The lot of a copy editor (sometimes also called a sub-editor, depending on which continent you're speaking from) is not a happy one. It is a requirement of the job that one be unnaturally sensitive to nuances of spelling, grammar, style and punctuation that hardly anyone else notices or cares about (a friend once called us all "ant-fuckers", which about sums it up).

This can doom hapless subs to a lifetime of subtle but unending agony. Misplaced apostrophes cause our nerves to shriek in much the same way they do when someone drags a fingernail down a blackboard; people who can't tell the difference between effect and affect make us cringe; deliberate cutesy spelling mistakes lead us to contemplate murder. (As a child I lived for a while in a town which boasted a small office building named "Rokafela Centre". The experience has scarred me for life.)

Of all the tortures this world can inflict upon a pedant, though, none is worse than torture by bureaucrats. Just one example from a government document, found today, will suffice:

"The Information Society has changed our ways of communicating with each other, our ways of receiving and sending information and new ways of working. It offers us new potential for development and progress. In the process, it has thrown up new and demanding challenges. Exciting challenges. Sometimes alarming challenges. Challenges that demand that we seriously re-think the economic paradigm shift to post industrialism and how we view our place in it (my emphasis)."
There is a special corner of hell set aside for people who write like this, where they will be beaten about the head with red pencils while they transcribe style manuals in their own blood, for ever.
It is an unalterable law of nature that there will be at least one egregious grammatical or spelling error in this writeup, despite my best efforts. Please be gentle.

To get a job as a copy editor, you must have a rock-solid sense of grammar, spelling and punctuation and a keen eye for errors and typos. You must be able to read quickly and accurately. You must be able to write well and speak well. You must be able to work alone with little direction, but you must also be able to work as a team member under a potentially-micromanaging senior editor; either work scenario is possible.

Copy editors at magazines and book publishing companies check materials for grammar, punctuation, readability, style, etc. They also generally do fact-checking and suggest minor revisions. They may do research for writers, and they may be called upon to produce materials for websites.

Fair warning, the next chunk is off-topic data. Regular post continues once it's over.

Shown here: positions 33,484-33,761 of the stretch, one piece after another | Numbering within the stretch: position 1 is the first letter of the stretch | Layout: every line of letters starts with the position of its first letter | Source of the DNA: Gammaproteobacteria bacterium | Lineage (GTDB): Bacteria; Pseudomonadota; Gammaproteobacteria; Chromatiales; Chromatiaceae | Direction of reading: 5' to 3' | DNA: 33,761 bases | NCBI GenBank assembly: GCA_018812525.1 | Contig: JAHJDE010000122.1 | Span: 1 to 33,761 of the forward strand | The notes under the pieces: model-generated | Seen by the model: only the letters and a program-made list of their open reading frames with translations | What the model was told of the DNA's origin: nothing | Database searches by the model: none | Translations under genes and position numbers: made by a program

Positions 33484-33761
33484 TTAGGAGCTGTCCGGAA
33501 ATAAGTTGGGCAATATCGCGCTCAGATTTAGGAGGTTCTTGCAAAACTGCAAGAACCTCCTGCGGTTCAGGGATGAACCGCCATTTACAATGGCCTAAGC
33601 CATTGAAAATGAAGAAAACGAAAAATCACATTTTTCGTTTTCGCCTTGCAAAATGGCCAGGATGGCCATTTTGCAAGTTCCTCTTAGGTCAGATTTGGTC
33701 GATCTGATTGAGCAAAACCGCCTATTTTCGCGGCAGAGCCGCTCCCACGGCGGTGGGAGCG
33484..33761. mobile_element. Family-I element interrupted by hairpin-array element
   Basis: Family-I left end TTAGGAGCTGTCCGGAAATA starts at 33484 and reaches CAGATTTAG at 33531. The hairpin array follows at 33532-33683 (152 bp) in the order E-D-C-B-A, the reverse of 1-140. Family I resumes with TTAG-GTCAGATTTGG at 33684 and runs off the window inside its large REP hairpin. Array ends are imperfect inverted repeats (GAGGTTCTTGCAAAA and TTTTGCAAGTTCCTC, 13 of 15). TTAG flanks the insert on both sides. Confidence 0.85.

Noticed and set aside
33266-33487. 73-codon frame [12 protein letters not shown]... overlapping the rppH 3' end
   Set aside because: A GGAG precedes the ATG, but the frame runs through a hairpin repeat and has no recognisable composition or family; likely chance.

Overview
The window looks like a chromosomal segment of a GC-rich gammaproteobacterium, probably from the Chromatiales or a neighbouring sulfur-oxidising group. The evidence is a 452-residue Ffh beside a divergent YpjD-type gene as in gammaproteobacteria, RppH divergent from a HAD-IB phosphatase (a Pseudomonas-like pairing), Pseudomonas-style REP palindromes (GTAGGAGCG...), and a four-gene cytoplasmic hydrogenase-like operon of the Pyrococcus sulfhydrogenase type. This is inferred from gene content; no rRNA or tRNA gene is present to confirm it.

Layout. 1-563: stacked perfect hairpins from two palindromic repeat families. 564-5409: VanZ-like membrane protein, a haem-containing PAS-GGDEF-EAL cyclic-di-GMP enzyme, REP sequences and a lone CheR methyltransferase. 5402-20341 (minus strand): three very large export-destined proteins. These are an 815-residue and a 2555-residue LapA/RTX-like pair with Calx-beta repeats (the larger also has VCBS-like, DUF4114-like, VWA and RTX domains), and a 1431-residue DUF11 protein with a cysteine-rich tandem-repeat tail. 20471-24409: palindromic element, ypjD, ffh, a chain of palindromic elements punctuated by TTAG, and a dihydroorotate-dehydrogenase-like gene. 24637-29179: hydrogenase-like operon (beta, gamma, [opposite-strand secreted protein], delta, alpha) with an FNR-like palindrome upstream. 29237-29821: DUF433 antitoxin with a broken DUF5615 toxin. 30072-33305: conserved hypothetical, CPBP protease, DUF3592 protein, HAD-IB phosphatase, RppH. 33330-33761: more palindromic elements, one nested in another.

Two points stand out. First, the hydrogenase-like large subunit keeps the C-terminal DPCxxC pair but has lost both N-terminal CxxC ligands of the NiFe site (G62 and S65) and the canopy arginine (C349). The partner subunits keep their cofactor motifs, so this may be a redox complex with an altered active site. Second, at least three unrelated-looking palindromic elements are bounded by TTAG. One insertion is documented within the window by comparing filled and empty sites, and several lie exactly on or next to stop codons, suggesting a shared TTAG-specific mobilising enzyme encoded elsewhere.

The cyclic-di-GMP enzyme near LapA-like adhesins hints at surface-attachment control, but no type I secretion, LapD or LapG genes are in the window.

People seeking entry-level copy editing positions at magazine/book publishers generally need a bachelor's degree in English or journalism. However, publishers that produce scientific, technical, or highly academic works will often accept (or might even require) degrees in relevant academic fields along with evidence of being able to do the particulars of the editing work.

Editing for technical publications often pays better than similar jobs at mainstream publications. So, if you want a job as an editor and are majoring in something besides English or journalism, you can do well provided you get some decent experience on a student paper or magazine while you're in school. Conversely, English and j-school majors will do well to supplement their degrees and student editing experience with a good grounding in other disciplines, particularly the sciences.

Copy editors on newspapers are usually called upon to create the headlines for stories in addition to editing copy; they will also often lay out the stories.

I worked as a copy editor for a small daily paper many moons ago when I was in grad school. It was a tedious, stressful, utterly thankless job. The paper had to be laid out and delivered to the printer a little before midnight, and often reporters and desk editors didn't get copy delivered until well into the evening. I remember several instances in which there were two of us who had less than an hour to check the entire paper before it had to be sent to press.

Newspapers often have a hard time retaining copy editors, which doesn't surprise me given my own experience. The pay was practically nil, you got little appreciation from the other staff when you did your job properly, but if you messed up and overlooked something, you got your butt chewed out.

The only advantage to working as a newspaper copy editor is that it gives you invaluable experience so that you can get better, saner work later in your career. If an employer sees that you could cope with daily newspaper work, he or she will know you can handle an enormous amount of deadline stress and chaos.

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